FAST FACTS HAWAII
Online holiday sales likely to rise
NEW YORK » The nation's consumers are expected to spend $33 billion this holiday season, up 21 percent from a year ago as shoppers are more likely to spend across all categories, according to Forrester Research
, an Internet research firm.
The growth is slightly slower than the 23 percent pace seen in the 2006 holiday season reflecting the maturing of Web shopping. Forrester tracks holiday sales from Thanksgiving to Dec. 25. But Sucharita Mulpuru, analyst at Forrester, believes that online retailers will win in the fight for consumers.
"Even though consumers may be cutting back on overall spending, they will be spending a little more on the Web," Mulpuru said. "The whole package makes it an appealing destination."
She added that with online shopping, consumers can get good discounts without fighting the crowds. Free shipping has also been a lure.
Brick-and-mortar retailers nervous
NEW YORK » After struggling with slower-than-expected September sales, the nation's stores are now weighing whether to trim already lean holiday orders.
Any major cutbacks could hurt manufacturers but help shoppers who could see discounted holiday leftovers pop up at off-price outlets.
Retail consultant Burt Flickinger III believes that stores will reduce orders by 3 to 5 percent in the next few weeks, with the biggest cuts wielded by apparel sellers.
"This is something we are watching pretty closely," said Dan Hess, founder and CEO of Merchant Forecast, a research company. "If there are cutbacks across the board, then these guys are really skittish."
Roseanne Cumella, senior vice president of merchandising at the Doneger Group, a New York-based buying office, expects that major department stores are more likely to trim orders than specialty stores because it's harder for them to react to weather trends.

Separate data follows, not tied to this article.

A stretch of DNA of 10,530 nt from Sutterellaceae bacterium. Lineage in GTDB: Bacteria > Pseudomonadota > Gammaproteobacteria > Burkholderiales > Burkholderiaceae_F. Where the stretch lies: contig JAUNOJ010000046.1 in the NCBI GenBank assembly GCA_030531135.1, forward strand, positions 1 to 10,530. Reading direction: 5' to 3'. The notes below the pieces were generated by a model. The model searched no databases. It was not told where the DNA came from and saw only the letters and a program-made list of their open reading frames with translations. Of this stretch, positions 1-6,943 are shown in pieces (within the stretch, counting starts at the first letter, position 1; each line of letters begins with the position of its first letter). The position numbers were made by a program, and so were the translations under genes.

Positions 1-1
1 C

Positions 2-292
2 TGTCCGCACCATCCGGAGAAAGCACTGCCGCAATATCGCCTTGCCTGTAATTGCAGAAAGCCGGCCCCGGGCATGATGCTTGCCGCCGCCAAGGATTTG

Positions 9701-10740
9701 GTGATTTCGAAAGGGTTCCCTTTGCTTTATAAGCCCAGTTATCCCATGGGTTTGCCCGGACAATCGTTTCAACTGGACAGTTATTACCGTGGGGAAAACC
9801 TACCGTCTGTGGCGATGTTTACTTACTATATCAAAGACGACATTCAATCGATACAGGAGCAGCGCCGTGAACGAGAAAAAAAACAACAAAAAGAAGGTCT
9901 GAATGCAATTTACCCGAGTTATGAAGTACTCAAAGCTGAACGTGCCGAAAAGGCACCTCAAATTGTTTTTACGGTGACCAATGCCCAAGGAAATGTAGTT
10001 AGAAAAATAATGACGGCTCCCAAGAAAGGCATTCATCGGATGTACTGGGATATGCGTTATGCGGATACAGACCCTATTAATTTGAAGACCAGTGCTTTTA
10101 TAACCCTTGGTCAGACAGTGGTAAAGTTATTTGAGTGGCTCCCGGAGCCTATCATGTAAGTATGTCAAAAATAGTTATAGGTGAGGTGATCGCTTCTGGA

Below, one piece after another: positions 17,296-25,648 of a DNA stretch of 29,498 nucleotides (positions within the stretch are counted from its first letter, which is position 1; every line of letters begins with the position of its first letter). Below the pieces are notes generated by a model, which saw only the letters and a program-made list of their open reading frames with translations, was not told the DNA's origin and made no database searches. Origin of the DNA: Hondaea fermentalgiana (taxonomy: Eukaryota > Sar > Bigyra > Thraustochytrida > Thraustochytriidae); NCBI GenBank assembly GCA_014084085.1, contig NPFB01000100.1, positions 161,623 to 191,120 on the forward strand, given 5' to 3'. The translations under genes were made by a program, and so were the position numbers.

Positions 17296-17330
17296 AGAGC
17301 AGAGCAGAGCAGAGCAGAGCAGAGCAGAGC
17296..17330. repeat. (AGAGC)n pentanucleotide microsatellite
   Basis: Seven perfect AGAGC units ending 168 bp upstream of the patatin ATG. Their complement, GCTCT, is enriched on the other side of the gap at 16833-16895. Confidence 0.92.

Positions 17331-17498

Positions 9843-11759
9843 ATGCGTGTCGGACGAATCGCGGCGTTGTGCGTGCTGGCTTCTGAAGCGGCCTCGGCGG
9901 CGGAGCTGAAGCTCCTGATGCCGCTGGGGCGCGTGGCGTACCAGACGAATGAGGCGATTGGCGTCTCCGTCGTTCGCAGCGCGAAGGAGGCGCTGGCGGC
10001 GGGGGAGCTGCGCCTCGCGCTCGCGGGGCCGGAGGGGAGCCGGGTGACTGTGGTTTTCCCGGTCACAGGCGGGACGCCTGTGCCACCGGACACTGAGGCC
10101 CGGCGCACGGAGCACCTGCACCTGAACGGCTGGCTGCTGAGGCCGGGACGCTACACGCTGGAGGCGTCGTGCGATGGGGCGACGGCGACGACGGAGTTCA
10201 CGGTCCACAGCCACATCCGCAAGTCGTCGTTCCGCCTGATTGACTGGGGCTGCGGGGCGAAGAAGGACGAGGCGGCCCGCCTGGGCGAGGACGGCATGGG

Not all decaf coffee is really decaf
Still feeling that buzz? Caffeine-phobes, beware: A recent Consumer Reports unscientific experiment near its headquarters in Yonkers, N.Y., found that while most of the local coffee-serving chains' decaffeinated offerings were practically caffeine-free, others racked up significant amounts of the stimulant.
One Dunkin' Donuts outlet's small cup of decaffeinated coffee delivered 32 milligrams of the energizer. That means two small servings had almost as much caffeine as a normal cup of coffee, which usually has 100 milligrams, according to Consumer Reports. McDonald's, on the other had, did best at keeping decaf caffeine-light, at under 5 milligrams per small-sized cup.
The U.S. Department of Agriculture lists a 12-ounce serving of decaf as having 4 milligrams of caffeine.
The experiment, included in the November 2007 issue of Consumer Reports, tested six 10- or 12-ounce cups of decaf coffee each from Yonkers locations of six popular national chains.
Prepare to enjoy your vacation
For anyone planning to squeeze in a vacation before the end of the year, preparation can be the key to a relaxing break.
Prepping for your departure can spell the difference between a restorative respite and a harried holiday, according to organizing and time management expert Julie Morgenstern. She offers the following tips for unplugging from the office:
» Let co-workers know a few weeks ahead of time that you'll be away, and ask if there's any tasks that need to be completed before you leave. That allows your colleagues to gear up for your departure while preventing last-minute projects from getting dumped in your lap.
» Visit a resort or stay at a hotel chain you have had enjoyed in the past. If you have only a week or two to unwind, you want to avoid unexpected complications, Morgenstern said.
» Consider breaking up your vacation days into several long weekends, rather than a two-week break once a year. You should be able to arrange for full coverage of your duties, which allows you to handle work only in case of an emergency. Plus, returning to the job will be easier without the loss of momentum that often follows a longer vacation.
"You can keep your finger on the pulse of things," Morgenstern said.